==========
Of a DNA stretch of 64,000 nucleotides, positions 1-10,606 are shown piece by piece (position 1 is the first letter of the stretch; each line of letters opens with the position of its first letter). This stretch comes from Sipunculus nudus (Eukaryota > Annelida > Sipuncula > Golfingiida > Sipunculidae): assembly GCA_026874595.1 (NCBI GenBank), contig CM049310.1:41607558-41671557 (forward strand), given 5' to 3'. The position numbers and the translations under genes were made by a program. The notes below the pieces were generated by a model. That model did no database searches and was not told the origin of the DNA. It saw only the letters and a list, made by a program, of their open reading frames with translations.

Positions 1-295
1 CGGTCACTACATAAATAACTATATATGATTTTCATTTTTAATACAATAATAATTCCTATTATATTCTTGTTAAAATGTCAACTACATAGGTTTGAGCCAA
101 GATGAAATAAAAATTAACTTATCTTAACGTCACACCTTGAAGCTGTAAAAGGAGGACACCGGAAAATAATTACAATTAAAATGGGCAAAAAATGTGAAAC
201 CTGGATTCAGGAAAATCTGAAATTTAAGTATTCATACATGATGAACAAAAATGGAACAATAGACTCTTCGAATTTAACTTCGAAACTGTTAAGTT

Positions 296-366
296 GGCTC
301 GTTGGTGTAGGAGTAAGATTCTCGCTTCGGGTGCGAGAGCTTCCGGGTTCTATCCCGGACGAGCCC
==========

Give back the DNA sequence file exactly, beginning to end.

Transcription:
Of a DNA stretch of 64,000 nucleotides, positions 1-10,606 are shown piece by piece (position 1 is the first letter of the stretch; each line of letters opens with the position of its first letter). This stretch comes from Sipunculus nudus (Eukaryota > Annelida > Sipuncula > Golfingiida > Sipunculidae): assembly GCA_026874595.1 (NCBI GenBank), contig CM049310.1:41607558-41671557 (forward strand), given 5' to 3'. The position numbers and the translations under genes were made by a program. The notes below the pieces were generated by a model. That model did no database searches and was not told the origin of the DNA. It saw only the letters and a list, made by a program, of their open reading frames with translations.

Positions 1-295
1 CGGTCACTACATAAATAACTATATATGATTTTCATTTTTAATACAATAATAATTCCTATTATATTCTTGTTAAAATGTCAACTACATAGGTTTGAGCCAA
101 GATGAAATAAAAATTAACTTATCTTAACGTCACACCTTGAAGCTGTAAAAGGAGGACACCGGAAAATAATTACAATTAAAATGGGCAAAAAATGTGAAAC
201 CTGGATTCAGGAAAATCTGAAATTTAAGTATTCATACATGATGAACAAAAATGGAACAATAGACTCTTCGAATTTAACTTCGAAACTGTTAAGTT

Positions 296-366
296 GGCTC
301 GTTGGTGTAGGAGTAAGATTCTCGCTTCGGGTGCGAGAGCTTCCGGGTTCTATCCCGGACGAGCCC